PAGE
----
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This morning on “Breakfast with the Beatles,” Chris Carter interviewed a friend of his, Seth Swirsky, a songwriter/author/blogger/jack-of-all-trades who is (naturally) a Beatles fan. (Here’s Seth’s photo with George Martin at the “LOVE” premiere in Las Vegas, 2006.) Seth is finishing a documentary called “A Year in the Life,” where… [MORE]…he documents the twelve months he spent traveling around the world interviewing famous people and hearing their stories about The Beatles. There’s a great trailer on his site, Seth.com. (Early adopter, eh Seth?) According to the site, the documentary should be finished by September 2008.
In the meantime, Seth has another Beatle-related film up on his site: “Magical Mystery Tourist.” MMT is 17 minutes of snips from a travelogue delivered by a really charming Liverpool tour guide, Eddie Porter. It was rainy that day so some of Seth’s video is a bit murky, but it’s nicely edited and scored, very tightly done, and Eddie’s stories are really lovely, well worth recording. I liked hearing them even when the Beatle scholar in me thought, “Wait, but Lewisohn says…” The film is here. Gives me high hopes indeed for the documentary.
[Update 2015: The film was released as “Beatles Stories,” and was the genesis of the “Lennon-was-a-Reaganite” story, courtesy of Fred Seaman. According to Seth Swirsky’s Wikipedia page, he once owned a baseball signed by all four Beatles on the night of their 1965 concert at Shea Stadium.–MG]
“Lennon Was A Reaganite” Seth Swirsky: One of his articles, “Why I Left the Left,” caught the attention of Karl Rove, who invited him to lunch at the White House in July, 2006.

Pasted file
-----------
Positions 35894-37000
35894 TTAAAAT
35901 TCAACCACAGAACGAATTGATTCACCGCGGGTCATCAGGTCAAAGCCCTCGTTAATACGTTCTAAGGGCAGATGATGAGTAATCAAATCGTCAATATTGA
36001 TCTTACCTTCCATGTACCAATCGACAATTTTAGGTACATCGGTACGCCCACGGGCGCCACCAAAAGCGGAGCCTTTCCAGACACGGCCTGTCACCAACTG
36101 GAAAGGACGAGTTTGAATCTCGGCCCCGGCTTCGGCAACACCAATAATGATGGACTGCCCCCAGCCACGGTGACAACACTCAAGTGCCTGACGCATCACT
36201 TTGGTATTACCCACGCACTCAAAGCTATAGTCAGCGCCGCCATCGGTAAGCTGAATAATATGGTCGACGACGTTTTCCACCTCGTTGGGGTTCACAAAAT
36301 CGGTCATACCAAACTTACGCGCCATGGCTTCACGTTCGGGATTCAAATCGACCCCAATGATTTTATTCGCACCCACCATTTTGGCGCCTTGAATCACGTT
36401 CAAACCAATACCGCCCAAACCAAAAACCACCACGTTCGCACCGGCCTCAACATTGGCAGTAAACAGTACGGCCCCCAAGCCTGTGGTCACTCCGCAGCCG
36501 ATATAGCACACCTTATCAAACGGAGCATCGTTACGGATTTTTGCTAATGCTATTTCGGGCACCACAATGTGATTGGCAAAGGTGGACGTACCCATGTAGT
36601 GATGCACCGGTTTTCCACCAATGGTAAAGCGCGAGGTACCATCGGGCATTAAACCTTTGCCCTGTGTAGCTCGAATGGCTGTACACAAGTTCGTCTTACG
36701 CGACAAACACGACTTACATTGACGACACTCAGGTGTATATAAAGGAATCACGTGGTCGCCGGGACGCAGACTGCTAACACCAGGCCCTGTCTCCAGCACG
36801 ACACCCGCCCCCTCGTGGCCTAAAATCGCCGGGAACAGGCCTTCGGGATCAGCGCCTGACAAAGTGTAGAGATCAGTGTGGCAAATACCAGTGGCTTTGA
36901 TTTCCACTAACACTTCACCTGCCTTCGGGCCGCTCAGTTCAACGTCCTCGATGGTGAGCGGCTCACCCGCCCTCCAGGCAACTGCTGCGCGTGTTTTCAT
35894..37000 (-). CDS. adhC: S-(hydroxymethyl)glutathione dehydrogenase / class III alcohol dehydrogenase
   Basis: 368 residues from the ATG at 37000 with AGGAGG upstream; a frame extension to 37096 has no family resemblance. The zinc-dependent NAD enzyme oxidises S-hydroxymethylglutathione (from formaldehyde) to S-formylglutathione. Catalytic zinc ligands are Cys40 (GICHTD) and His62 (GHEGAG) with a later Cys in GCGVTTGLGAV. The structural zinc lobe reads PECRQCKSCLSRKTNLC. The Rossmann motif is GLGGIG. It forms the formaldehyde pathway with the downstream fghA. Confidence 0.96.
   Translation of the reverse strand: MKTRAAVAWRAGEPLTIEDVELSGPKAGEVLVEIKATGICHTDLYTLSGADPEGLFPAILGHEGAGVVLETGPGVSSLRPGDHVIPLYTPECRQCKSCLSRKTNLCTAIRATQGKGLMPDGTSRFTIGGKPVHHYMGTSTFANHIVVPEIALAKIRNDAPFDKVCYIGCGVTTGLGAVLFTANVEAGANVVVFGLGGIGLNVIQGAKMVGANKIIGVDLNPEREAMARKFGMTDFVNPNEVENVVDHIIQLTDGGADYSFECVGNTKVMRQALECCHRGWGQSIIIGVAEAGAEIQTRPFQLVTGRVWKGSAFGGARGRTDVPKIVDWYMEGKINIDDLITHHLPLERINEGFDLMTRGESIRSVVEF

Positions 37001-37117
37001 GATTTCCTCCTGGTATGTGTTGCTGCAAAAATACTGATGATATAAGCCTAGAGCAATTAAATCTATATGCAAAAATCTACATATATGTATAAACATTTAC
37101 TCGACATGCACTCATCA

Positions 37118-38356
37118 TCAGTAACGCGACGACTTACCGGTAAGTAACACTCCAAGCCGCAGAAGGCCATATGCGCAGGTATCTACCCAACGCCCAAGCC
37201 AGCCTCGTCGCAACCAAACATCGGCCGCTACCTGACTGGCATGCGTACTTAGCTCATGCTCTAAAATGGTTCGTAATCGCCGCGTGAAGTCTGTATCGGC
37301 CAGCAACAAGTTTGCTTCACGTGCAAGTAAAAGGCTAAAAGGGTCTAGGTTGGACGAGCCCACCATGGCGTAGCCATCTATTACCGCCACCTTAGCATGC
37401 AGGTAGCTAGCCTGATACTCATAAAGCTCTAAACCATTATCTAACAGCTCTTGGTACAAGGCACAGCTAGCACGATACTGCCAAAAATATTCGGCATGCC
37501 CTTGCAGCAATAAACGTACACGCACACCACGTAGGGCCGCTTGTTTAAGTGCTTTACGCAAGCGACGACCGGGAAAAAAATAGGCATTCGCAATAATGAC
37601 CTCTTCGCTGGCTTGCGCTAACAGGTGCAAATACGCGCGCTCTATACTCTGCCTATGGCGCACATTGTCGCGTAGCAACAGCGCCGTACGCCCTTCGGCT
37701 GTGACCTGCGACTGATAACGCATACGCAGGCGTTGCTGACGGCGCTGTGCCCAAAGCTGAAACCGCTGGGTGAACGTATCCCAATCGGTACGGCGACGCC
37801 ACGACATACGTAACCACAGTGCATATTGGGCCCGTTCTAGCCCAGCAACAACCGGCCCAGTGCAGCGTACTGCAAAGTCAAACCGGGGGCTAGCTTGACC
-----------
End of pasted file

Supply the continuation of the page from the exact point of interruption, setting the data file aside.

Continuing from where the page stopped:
The story actually came from Fred Seaman, Lennon’s assistant. And really shouldn’t surprise anybody who has read the 1980 interviews. In his increasingly cynical, “I got mine” attitude towards money John Lennon was, as usual, leading the way for the Baby Boomers as a generation.
Seth’s essay on why he left the left is an interesting window into his head. He was disgusted by Anita Hill’s attempt to ruin the fine and decent Clarence Thomas. Off topic from the Beatles, I suppose, except that John’s attitude about money (I suspect) was more about his outrage at being ripped off. The idea of the smirking, non-creative men in suits helping themselves to his songwriting, recording and performing $$ must have raised his blood pressure. In interview after interview, he portrays himself as being surrounded by sharks in sharkskin suits. “Sign here, Mr. Lennon,” “And here, and here.”
For sure, @Sam — but the ironic thing about Lennon is that he snuggled up to the sharkiest businessman imaginable. His dealing with Klein was a perfect example of Lennon’s obsession to make the outer world match his inner one. We all do this, consciously and not; and so sometimes I think, if John Lennon had lived, he would’ve figured out a way to get swindled and end up playing in Vegas to pay off the IRS.
Very true about his dealings with Klein. I suppose he thought he was fighting fire with fire. There is a syndrome; I’ve seen it in others, and in myself at times. I’m not sure if it’s recognized in the DSM, but it consists of doing something to prevent an outcome, and then causing that very outcome. I suspect John had that talent for getting the exact opposite of what he intended. Getting ripped off? Hire a rip-off artist and… get ripped off some more.
And I wonder if it was in his DNA, because in the thread about the Making Of John Lennon, I learned that Mimi adopted John to attain a certain status with her neighbors. (!!) And then of course John grows up to become the town teddy boy, with neighbors in solemn agreement that young Lennon is bad news.